How great is it to see Reece Topley playing regularly and amongst the wickets?
Topley has eleven wickets at 12.64 in this year’s T20 Blast for Sussex including figures of 4-33 taken in his comeback match against former employers Hampshire. The Suffolk born left-armer has ten ODI and six T20I caps to his name but it would be foolish to be thinking about England consideration so soon after returning to first team action. It’ll be great if the twenty-five-year-old can go onto play List A and First Class cricket but if not then he could still make a healthy buck specialising in the shortest format.
It’s also encouraging to see another left-arm quick bowler in the form of Topley’s teammate Tymal Mills playing regularly and being amongst the wickets too. Mills may only have seven wickets but an average of 17.14 is healthy and most notably, his economy rate is just 6.32. This compares favourably against a career economy rate of 7.82.
Looking through the averages another left-armer caught my eye. Nottinghamshire’s Harry Gurney has already committed to a white-ball world having made an impression at both the Big Bash and IPL. Soon he’ll be turning out in the Euro T20 Slam. In this year’s Blast he’s picked up 13 wickets at 15.85 including a career best 5-30 against Derbyshire. He’s leaking runs at an eye-watering 9.36 per over though so will want to temper that.
It’s not impossible that the above players could yet turn out for England again. David Willey has never dominated for England as would’ve been hoped and hasn’t (To be fair often hasn’t been able to) make his batting provide him with an edge. To say that he’s been ordinary in this year’s Blast would be an understatement as he comes to terms with his World Cup omission.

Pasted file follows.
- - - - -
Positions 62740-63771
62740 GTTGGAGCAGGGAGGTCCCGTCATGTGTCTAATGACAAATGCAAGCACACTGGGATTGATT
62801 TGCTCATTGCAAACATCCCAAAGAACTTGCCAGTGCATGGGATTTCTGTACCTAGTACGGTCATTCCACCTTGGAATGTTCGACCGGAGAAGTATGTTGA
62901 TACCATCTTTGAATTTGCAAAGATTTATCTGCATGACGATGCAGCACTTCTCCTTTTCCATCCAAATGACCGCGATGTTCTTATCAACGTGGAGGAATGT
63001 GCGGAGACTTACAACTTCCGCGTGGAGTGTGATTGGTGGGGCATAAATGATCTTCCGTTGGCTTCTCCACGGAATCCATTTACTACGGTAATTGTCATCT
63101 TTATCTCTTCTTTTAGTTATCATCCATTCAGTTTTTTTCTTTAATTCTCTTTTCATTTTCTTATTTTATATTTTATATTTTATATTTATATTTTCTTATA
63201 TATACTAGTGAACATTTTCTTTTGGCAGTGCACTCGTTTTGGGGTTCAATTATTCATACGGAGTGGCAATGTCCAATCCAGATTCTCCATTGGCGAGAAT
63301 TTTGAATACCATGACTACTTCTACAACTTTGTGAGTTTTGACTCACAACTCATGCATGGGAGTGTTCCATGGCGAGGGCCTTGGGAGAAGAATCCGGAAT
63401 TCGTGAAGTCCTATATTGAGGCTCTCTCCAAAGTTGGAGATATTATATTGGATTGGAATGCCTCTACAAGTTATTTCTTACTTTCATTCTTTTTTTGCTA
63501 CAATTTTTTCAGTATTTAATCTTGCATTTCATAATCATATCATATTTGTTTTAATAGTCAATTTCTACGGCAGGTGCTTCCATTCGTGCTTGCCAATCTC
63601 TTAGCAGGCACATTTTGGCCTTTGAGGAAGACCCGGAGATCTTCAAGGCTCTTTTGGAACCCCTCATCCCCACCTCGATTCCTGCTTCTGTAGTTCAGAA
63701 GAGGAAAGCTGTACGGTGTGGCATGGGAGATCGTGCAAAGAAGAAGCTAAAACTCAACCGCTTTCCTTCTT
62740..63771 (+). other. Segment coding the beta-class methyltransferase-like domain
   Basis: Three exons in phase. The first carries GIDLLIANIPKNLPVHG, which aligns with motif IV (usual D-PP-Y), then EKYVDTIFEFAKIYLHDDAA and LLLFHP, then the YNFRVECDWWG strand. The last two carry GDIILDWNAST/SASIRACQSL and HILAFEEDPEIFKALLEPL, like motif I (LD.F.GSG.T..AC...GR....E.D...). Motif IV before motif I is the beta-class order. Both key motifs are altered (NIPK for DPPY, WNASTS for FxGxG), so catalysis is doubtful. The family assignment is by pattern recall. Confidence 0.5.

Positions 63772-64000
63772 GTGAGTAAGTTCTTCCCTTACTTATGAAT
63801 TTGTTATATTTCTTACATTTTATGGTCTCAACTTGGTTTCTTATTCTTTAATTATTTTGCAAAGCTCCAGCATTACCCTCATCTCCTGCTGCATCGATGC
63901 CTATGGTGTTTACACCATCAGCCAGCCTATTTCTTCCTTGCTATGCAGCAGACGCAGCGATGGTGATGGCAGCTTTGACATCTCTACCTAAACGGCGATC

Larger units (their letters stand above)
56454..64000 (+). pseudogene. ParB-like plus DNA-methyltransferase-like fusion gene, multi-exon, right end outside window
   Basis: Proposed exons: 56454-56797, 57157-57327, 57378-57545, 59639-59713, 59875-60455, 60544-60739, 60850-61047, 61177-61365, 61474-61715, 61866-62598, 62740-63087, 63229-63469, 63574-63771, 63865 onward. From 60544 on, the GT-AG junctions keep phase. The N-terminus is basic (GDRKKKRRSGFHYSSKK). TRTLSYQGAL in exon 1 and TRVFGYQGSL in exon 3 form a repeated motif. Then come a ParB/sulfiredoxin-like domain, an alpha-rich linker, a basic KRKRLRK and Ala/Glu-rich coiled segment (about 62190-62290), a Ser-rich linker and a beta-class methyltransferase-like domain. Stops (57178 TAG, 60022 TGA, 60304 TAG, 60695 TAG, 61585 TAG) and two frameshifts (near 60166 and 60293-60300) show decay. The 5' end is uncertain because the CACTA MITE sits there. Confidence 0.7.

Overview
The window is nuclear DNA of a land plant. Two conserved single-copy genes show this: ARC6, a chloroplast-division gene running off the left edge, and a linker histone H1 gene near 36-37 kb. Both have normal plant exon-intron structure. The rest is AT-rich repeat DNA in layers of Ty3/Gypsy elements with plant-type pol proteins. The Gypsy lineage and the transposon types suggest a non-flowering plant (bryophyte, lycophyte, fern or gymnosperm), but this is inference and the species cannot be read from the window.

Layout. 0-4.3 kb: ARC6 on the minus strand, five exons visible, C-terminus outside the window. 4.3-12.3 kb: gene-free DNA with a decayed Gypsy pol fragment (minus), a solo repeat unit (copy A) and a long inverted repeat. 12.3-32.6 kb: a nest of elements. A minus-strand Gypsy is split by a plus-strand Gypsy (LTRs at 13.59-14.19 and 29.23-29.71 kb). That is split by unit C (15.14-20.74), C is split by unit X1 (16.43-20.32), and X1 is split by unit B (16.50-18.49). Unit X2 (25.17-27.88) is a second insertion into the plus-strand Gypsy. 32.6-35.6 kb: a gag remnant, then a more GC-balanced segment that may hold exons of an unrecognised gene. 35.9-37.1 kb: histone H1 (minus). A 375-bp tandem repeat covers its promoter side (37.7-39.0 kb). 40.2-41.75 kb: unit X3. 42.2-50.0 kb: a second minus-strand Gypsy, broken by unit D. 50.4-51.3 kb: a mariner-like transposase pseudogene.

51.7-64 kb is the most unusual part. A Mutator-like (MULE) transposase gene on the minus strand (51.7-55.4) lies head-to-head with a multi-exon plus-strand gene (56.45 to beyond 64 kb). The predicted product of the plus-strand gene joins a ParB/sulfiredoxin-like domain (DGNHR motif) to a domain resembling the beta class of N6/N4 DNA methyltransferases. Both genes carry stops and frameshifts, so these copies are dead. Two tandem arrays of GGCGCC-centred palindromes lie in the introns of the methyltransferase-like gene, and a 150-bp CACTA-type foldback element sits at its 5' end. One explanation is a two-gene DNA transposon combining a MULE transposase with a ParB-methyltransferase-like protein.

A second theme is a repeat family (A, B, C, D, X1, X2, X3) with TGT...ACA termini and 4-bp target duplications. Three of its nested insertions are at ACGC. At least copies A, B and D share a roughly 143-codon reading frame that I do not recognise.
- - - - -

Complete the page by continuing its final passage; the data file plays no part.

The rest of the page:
11 ODI wickets at 39.27 (5.69 rpo)
3 T20I wickets at 18.33 (6.87 rpo)
8 wickets in this season’s Big Bash, his first, at 23.50 (7.23 rpo)
How about an England recall for Nottinghamshire and Melbourne Renegades left-arm pace bowler, Harry Gurney?
Gurney is 32 and his domestic stats are okay if not outstanding. He’s performed reliably for Melbourne Renegades this term and could be an option for the brains trust of Ed Smith and Eoin Morgan in white-ball cricket. David Willey is not always a threat and his batting often not required. Sam Curran doesn’t need overloading at this stage of his career so getting a year or two out of Gurney could be a viable option for England. The experience that he’s gained from playing in the Big Bash could serve him well for a return to the international fold.
Age may count against Gurney but it certainly wouldn’t be the most ridiculous selection. In Twenty20 Internationals, to pair the left-arm variety of Gurney alongside Tom Curran, who starred in the Big Bash, could provide respite for senior England players and result in a glut of wickets for England.
Left-arm pace bowler Mark Footitt is on the move once again. Footitt, who came so close to a Test cap on the tour of South Africa two winters ago, only left Surrey to rejoin Nottinghamshire towards the end of last season. Unable to break into a first XI that includes Stuart Broad, Jake Ball, Luke Fletcher and crucially fellow left-armer Harry Gurney, Footitt has rejoined another ex-employer, Derbyshire, on a 28-day loan. If Ball can join Broad in the England XI and finally transfer his county pedigree to international level then Footitt could be required for Notts upon his return.
During the off-season, another very good seamer in Brett Hutton, realised that opportunities at Nottinghamshire would be limited and has made an impressive start to life at new county Northamptonshire.
Back to Footitt, he did represent England in a tour match but was somewhat erratic and the likelihood of him wearing the shirt pictured above (Well not that actual shirt!) seem extremely slim. Still, if Cricket Captain 2018 ever gets released then, in my Ed Smith role, I’ll try my best to present Footitt with an England cap!